Clinical Advances in Hematology & Oncology

April 2018 - Volume 16, Issue 4

Hem/Onc News

Devon Schuyler

Apalutamide Approved for Use in Nonmetastatic Castration-Resistant Prostate Cancer

The US Food and Drug Administration (FDA) on February 14 approved the next-generation androgen receptor inhibitor apalutamide (Erleada, Janssen) to treat nonmetastatic castration-resistant prostate cancer. Apalutamide is the first approved treatment for this form of cancer.

Approval of apalutamide was based on the results of the phase 3 SPARTAN trial, which was published online by Smith and colleagues on February 8 in the New England Journal of Medicine. For the trial, the researchers randomly assigned in a 2:1 ratio 1207 men with nonmetastatic castration-resistant prostate cancer and a prostate-specific antigen doubling time of 10 months or less to receive either 240 mg of oral apalutamide or placebo each day. All patients continued to receive androgen deprivation therapy.

In a planned primary analysis, which was performed after 378 events had occurred, the median metastasis-free survival was 40.5 months in the apalutamide group vs 16.2 months in the placebo group (hazard ratio [HR] for metastasis or death, 0.28; 95% CI, 0.23-0.35; P<.001), a difference of more than 2 years. Apalutamide also was significantly more effective than placebo for the following secondary endpoints: median time to metastasis (40.5 vs 16.6 months), progression-free survival (PFS; 40.5 vs 14.7 months), and time to symptomatic progression.

The most common adverse reactions to apalutamide in the trial were fatigue, hypertension, rash, diarrhea, nausea, decreased weight, arthralgia, falls, hot flushes, decreased appetite, fractures, and peripheral edema. Apalutamide may also cause seizures.

Apalutamide, which was approved after receiving an FDA priority review designation, works by binding directly to the ligand-binding domain of the androgen receptor.


Durvalumab Approved for Unresectable Stage 3 NSCLC After Chemoradiation 

The FDA on February 16 granted an expanded indication to durvalumab (Imfinzi, AstraZeneca) for the treatment of unresectable stage 3 non–small cell lung cancer (NSCLC) in patients without progression following concurrently administered platinum-based chemotherapy and radiation therapy. Durvalumab, an inhibitor of programmed death ligand 1 (PD-L1), was originally approved in 2017 to treat advanced urothelial carcinoma.

The expanded indication was based on a planned interim analysis of the PACIFIC trial, which was published by Antonia and colleagues in the November 16, 2017, issue of the New England Journal of Medicine. For the trial, a total of 713 patients with unresectable stage 3 NSCLC were randomly assigned in a 2:1 ratio to receive durvalumab at a dose of 10 mg/kg or a placebo every 2 weeks for up to 12 months. The study drug was infused within 42 days after the administration of platinum-based chemotherapy and radiation.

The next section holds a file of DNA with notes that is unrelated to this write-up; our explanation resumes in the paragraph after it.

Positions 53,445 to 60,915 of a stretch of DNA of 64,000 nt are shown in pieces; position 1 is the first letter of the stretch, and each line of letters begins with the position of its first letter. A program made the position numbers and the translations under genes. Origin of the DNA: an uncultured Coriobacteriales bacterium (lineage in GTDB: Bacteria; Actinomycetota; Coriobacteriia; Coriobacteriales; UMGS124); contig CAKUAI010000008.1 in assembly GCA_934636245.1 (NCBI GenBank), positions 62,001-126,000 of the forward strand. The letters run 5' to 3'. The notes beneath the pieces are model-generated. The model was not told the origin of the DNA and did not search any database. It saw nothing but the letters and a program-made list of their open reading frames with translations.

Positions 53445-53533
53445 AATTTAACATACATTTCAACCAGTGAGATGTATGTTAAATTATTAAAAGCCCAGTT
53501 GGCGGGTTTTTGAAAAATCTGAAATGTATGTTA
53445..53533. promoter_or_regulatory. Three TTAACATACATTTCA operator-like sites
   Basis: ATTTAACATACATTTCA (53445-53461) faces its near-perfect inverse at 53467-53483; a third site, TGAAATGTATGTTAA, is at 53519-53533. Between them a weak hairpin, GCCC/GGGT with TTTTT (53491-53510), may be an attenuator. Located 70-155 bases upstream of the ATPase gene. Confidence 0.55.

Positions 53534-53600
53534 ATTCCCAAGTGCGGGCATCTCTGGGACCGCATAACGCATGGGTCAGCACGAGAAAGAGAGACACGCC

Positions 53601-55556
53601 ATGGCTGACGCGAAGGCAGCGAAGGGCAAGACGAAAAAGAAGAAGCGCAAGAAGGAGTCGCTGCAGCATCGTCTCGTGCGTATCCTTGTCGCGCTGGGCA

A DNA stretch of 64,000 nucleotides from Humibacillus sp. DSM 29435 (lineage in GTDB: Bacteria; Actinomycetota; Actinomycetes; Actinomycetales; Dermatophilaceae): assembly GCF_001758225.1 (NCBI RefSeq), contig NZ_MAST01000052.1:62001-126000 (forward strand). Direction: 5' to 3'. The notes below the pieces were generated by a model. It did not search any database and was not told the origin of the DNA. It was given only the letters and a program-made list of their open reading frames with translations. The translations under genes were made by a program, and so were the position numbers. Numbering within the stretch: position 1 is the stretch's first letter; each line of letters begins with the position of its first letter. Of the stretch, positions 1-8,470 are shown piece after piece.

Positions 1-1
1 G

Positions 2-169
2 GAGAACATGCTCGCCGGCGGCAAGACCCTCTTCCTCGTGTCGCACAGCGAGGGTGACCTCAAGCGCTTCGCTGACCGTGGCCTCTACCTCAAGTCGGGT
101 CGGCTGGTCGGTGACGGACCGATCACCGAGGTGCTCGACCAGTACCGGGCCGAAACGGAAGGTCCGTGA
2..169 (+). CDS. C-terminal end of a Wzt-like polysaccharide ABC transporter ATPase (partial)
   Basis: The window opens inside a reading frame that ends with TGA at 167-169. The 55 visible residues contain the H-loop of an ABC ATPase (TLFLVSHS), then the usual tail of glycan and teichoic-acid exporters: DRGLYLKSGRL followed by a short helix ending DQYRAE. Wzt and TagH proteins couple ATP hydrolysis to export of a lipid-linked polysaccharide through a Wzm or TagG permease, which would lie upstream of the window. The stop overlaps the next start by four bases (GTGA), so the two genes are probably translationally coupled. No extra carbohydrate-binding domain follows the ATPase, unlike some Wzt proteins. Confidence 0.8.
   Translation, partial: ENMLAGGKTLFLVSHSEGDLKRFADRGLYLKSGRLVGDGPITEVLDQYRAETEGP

The median PFS from randomization was significantly longer with durvalumab than with placebo: 16.8 vs 5.6 months (stratified HR for disease progression or death, 0.52; 95% CI, 0.42-0.65; P<.001). In addition, the 12-month PFS rates were 55.9% vs 35.3%, and the 18-month PFS rates were 44.2% vs 27.0%. The objective response rate was higher with durvalumab than with placebo (28.4% vs 16.0%; P<.001), and the median duration of response was longer (72.8% of the patients given durvalumab vs 46.8% of the patients given placebo had an ongoing response at 18 months). Finally, the median time to death or distant metastasis was longer with durvalumab than with placebo (23.2 vs 14.6 months; P<.001).

Grade 3 or 4 adverse events occurred in 29.9% of patients in the durvalumab group and 26.1% of those in the placebo group; the most common grade 3 or 4 adverse event was pneumonia. Adverse events leading to drug discontinuation occurred in 15.4% of patients in the durvalumab group and 9.8% of those in the placebo group. The most common adverse reactions were cough, fatigue, pneumonitis/radiation pneumonitis, upper respiratory tract infections, dyspnea, and rash.

The recommended dosage of durvalumab for eligible patients with NSCLC is 10 mg/kg given as an intravenous infusion over 60 minutes every 2 weeks.

Durvalumab received priority review and breakthrough therapy designations from the FDA.

Also Approved

•  On January 26, the FDA approved lutetium Lu 177 dotatate (Lutathera, Advanced Accelerator Applications USA), a radioactively labeled somatostatin analogue, for the treatment of somatostatin receptor–positive gastroenteropancreatic neuroendocrine tumors in adults.

•  On March 20, the FDA approved brentuximab vedotin (Adcetris, Seattle Genetics) in combination with chemotherapy for adults with previously untreated stage III or IV classic Hodgkin lymphoma.